Listen: SAGAFTRA responds
SAG-AFTRA Responds to Studios’ Final Offer Amid Actors Strike
• SAG-AFTRA has responded to the studios’ “last, best, and final” offer amid an ongoing actors strike.
• The Alliance of Motion Picture and Television Producers made it clear that their current offer is the best they can do and includes a success bonus for streaming shows, increased minimum rates, and safeguards against the use of artificial intelligence.
• Some union members are dissatisfied with the offer and have urged influential actors to pressure studio CEOs into providing a more favorable deal.
• The AMPTP’s use of “last, best, and final” indicates they cannot make further concessions.
• If SAG-AFTRA agrees to the deal, there is hope that production can resume in January; however, CEOs have warned that certain broadcast shows may not survive.
• Negotiations have mainly focused on AI, and the union is seeking veto power over digital doubles using AI and minimum pay rates.
• The union continues to protest on picket lines in New York and Los Angeles, with regular picketing scheduled until Thursday.
After a long negotiation, SAG-AFTRA finally responded to the studios’ “last, best and final” offer. Hollywood is eagerly waiting for a resolution to the 116-day-long actors’ strike.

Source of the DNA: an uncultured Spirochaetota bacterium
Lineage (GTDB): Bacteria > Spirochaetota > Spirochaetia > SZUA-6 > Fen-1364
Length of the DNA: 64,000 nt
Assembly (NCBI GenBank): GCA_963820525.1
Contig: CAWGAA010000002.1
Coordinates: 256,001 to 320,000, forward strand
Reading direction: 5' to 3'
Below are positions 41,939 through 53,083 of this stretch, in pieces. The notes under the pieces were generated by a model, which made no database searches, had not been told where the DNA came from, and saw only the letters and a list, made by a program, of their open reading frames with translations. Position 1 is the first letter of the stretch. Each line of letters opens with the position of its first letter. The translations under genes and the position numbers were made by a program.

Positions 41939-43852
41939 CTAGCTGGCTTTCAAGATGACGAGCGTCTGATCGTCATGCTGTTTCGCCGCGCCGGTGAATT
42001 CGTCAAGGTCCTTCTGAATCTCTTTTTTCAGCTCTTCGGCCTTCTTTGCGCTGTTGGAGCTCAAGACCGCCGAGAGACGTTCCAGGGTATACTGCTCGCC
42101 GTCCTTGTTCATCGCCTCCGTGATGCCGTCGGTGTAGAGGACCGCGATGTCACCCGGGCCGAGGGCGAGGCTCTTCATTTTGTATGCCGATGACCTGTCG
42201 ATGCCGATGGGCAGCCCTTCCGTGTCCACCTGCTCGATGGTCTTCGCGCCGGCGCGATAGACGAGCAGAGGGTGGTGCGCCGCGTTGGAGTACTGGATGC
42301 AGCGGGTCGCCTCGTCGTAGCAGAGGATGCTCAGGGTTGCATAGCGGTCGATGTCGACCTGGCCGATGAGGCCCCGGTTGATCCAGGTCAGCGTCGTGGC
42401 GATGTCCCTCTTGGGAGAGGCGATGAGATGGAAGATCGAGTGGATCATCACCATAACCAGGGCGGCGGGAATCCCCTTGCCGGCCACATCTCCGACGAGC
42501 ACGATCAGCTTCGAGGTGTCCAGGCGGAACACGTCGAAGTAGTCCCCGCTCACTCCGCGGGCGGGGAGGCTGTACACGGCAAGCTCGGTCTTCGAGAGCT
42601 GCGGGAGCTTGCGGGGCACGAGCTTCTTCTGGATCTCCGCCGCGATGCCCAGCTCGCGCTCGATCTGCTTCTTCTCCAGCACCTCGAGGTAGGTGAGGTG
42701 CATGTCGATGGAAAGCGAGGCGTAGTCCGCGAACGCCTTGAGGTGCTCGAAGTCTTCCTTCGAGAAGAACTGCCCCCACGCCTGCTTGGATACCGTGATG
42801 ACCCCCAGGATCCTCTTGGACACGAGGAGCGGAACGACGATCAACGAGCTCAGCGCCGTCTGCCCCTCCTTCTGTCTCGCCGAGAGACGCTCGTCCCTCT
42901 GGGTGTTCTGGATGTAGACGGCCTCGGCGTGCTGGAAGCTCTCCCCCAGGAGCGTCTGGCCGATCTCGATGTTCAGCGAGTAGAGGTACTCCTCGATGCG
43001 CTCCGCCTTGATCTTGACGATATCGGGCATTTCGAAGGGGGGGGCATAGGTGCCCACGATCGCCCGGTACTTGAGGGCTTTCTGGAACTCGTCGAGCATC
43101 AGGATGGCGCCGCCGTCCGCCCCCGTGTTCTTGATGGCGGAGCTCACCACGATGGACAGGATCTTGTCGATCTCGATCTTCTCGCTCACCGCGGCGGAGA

The union’s negotiating committee dedicated nearly 12 hours on Sunday to craft their response. Although details are scarce, the Alliance of Motion Picture and Television Producers clarified in a Zoom meeting that their current offer is the best they can do, and they will not negotiate any further. This offer includes a success bonus for streaming shows, increased minimum rates, and safeguards against artificial intelligence.
Some members of SAG-AFTRA’s negotiating committee have expressed their dissatisfaction with the offer on social media. Four even retweeted a call for influential actors to pressure studio CEOs into presenting a more favorable deal.
While the union can still strive for additional terms, the AMPTP’s use of “last, best, and final” indicates that they have carefully considered the union’s arguments and cannot make further concessions.
To emphasize this point, the studios gathered a larger group of CEOs than usual on a Zoom call, including leaders from Paramount, Sony, Amazon, and Apple.
If SAG-AFTRA agrees to the deal, there is hope that production can resume in January. However, the CEOs have warned that they may not be able to salvage 13-episode seasons of certain broadcast shows.
Up until the meeting on Saturday, much of the negotiation revolved around the use of artificial intelligence. The union is seeking veto power over the creation of “digital doubles” using AI and wants minimum pay rates for using AI to create digital likenesses, as well as strict consent requirements.
In the meantime, the union continues to protest on the picket lines in New York and Los Angeles. Regular picketing is scheduled until Thursday, with Friday off in observance of Veterans Day.